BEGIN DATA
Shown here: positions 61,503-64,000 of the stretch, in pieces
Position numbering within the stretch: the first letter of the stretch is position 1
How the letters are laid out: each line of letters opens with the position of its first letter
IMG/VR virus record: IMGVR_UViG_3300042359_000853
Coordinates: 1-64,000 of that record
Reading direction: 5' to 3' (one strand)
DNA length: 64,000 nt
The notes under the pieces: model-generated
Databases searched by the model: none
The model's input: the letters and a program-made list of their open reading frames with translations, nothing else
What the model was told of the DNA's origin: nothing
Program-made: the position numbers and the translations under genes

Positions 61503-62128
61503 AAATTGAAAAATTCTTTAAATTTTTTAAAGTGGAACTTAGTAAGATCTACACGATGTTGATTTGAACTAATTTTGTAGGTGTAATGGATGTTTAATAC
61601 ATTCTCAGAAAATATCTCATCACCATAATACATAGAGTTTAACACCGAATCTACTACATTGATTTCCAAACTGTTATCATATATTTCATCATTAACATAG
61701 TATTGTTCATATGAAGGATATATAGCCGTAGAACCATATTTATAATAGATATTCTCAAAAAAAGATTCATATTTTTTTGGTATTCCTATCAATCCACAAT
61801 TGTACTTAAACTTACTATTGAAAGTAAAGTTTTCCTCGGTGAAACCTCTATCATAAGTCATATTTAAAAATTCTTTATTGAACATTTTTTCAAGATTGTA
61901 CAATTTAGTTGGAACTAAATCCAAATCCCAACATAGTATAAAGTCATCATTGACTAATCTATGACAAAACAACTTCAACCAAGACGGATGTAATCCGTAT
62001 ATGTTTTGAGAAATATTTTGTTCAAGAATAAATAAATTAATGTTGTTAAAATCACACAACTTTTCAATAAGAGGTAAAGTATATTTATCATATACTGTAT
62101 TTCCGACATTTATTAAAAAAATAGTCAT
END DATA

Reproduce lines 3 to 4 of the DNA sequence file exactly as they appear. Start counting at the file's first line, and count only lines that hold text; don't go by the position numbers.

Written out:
How the letters are laid out: each line of letters opens with the position of its first letter
IMG/VR virus record: IMGVR_UViG_3300042359_000853